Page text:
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Good Life - The Best of Inner City


Download links and information about Good Life - The Best of Inner City by Inner City. This album was released in 2003 and it belongs to House, Techno, Rock, Dancefloor, Dance Pop genres. It contains 15 tracks with total duration of 01:11:09 minutes.

Artist: Inner City
Release date: 2003
Genre: House, Techno, Rock, Dancefloor, Dance Pop
Tracks: 15
Duration: 01:11:09
Buy on iTunes $9.99
Buy on Amazon $9.49


No. Title Length
1. Good Life (12" Mix) 7:12
2. Big Fun (12'' Mix) 7:41
3. Ain't Nobody Better 4:00
4. Do You Love What You Feel (Duane Bradley Mix) 5:01
5. Whatcha Gonna Do With My Lovin' 4:12
6. That Man (He's All Mine) 3:08
7. Till We Meet Again 5:16
8. Let It Reign 4:37
9. Hallelujah '92 4:02
10. Pennies from Heaven 4:19
11. Praise 5:12
12. Fire 3:52
13. Unity 3:24
14. Paradise 4:05
15. Follow Your Heart 5:08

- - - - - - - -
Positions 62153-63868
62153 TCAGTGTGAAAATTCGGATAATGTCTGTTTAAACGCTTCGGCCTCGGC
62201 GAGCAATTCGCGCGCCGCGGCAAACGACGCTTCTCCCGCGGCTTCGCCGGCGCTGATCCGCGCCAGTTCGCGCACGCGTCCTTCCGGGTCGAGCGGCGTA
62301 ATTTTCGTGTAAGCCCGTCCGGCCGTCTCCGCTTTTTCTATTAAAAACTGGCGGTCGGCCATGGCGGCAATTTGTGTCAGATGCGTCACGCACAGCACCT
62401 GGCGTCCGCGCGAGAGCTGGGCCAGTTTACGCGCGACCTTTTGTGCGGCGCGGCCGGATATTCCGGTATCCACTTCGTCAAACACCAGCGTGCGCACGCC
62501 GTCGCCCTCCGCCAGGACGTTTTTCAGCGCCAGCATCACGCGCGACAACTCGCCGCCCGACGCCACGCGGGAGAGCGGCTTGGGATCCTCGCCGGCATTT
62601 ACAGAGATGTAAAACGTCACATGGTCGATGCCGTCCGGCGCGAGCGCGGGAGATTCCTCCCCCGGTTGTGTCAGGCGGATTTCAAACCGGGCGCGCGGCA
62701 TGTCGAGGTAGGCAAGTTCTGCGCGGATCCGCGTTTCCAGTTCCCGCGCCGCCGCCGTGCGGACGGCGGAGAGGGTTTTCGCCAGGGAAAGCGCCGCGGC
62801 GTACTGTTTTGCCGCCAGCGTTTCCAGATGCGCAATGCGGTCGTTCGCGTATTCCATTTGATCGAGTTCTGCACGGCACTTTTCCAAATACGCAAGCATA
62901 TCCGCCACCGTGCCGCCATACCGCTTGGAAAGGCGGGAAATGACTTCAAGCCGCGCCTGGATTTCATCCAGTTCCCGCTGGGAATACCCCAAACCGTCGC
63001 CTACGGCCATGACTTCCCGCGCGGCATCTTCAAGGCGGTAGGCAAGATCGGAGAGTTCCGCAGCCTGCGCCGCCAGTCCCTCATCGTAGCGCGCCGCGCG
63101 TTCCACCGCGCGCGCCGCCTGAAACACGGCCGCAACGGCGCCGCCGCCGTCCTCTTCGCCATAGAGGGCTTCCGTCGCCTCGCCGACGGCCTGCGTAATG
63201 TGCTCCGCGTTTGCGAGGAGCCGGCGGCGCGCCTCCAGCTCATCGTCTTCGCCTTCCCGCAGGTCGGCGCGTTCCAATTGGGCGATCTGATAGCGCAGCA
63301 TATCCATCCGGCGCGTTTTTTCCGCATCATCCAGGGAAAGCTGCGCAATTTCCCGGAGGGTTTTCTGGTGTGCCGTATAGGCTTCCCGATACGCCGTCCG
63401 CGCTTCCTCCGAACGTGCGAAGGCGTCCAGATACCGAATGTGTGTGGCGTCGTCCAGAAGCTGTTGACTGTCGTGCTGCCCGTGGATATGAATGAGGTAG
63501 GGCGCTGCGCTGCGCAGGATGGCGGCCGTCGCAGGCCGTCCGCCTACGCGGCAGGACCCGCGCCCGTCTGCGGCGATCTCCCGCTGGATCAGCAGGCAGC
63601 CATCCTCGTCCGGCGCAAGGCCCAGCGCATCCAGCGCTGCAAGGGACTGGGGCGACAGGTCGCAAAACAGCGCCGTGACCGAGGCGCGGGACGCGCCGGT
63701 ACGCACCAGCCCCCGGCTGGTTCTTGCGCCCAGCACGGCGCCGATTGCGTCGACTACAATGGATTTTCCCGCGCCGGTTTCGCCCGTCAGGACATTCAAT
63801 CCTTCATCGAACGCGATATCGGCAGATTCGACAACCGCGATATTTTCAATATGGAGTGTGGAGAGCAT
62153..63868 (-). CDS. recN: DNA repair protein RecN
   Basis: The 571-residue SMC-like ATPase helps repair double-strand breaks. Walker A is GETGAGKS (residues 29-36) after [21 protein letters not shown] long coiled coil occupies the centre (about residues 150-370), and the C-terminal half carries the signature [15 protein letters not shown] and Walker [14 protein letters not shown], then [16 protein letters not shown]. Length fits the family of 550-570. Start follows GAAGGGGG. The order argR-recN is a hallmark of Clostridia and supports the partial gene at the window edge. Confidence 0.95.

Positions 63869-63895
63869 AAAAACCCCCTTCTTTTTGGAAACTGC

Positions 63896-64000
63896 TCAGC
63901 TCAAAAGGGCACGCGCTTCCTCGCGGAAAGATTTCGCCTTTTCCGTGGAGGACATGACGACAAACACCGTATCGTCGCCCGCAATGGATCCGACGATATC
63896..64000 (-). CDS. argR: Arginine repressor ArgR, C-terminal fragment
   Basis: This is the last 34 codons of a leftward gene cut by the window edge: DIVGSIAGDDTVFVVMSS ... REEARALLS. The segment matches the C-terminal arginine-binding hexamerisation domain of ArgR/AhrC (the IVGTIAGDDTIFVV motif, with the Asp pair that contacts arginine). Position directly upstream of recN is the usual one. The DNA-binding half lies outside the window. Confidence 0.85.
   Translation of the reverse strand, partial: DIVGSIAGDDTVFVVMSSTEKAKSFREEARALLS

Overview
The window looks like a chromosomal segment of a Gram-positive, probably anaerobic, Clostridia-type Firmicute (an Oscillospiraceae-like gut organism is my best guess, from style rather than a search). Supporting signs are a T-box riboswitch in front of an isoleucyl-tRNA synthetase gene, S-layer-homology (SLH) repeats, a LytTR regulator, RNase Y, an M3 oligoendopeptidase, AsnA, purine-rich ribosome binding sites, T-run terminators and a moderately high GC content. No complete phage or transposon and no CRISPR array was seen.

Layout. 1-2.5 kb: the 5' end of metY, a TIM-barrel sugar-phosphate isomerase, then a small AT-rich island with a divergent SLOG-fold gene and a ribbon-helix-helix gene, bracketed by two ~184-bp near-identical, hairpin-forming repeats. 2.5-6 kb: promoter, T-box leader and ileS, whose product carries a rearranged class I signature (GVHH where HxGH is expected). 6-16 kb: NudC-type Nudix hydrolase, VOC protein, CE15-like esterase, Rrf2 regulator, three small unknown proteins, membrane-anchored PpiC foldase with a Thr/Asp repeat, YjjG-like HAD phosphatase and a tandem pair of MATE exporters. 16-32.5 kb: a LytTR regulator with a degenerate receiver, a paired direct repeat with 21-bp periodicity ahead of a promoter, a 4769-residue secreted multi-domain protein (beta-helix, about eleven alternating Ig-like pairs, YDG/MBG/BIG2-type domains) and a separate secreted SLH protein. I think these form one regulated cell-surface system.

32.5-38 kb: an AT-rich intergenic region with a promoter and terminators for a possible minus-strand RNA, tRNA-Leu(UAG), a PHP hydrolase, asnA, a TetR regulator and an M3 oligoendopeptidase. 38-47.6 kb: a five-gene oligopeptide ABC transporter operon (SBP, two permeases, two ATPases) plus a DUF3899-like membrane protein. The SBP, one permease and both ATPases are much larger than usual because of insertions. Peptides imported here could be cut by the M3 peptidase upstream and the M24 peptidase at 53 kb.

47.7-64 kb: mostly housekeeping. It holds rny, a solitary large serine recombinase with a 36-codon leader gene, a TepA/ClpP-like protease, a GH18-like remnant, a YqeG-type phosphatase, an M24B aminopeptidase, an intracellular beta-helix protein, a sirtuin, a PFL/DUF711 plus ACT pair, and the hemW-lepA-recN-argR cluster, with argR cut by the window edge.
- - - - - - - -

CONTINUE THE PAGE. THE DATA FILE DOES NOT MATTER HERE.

Except for a debut album that ranks as one of Detroit techno's finest moments, all of Inner City's prime achievements were in the singles realm. The 15-track compilation Good Life: The Best of Inner City lays all of them out in perfect condition, beginning with the earliest — and highest performing — tracks, "Good Life" and "Big Fun," a pair of uplifting gems from the uncommonly moody Detroit club scene of the '80s. The union of Kevin Saunderson's productions and Paris Grey's vocals was surely one of the most inspired of any in electronic dance music: Saunderson's melodies were tight and simple, but harmonically tweaked and backed by pulsing, studded basslines that deftly implanted the same tag line in a different portion of the brain; Grey's vocal style blended an outboard disco diva with the girlish flirtations of electro singers like Shannon or Lisa Lisa. With neither of the group's three albums in any danger of reissue, Good Life is the natural choice for fans, including all of Inner City's 11 chart entries on Virgin, along with four of the best album tracks. Fortunately, the additions include the sparkling "Good Life" remake called "Paradise," but unfortunately, the adventurous "Ahnongay" doesn't make it. For that, look to the low-profile Inner City compilation released by Saunderson's KMS imprint.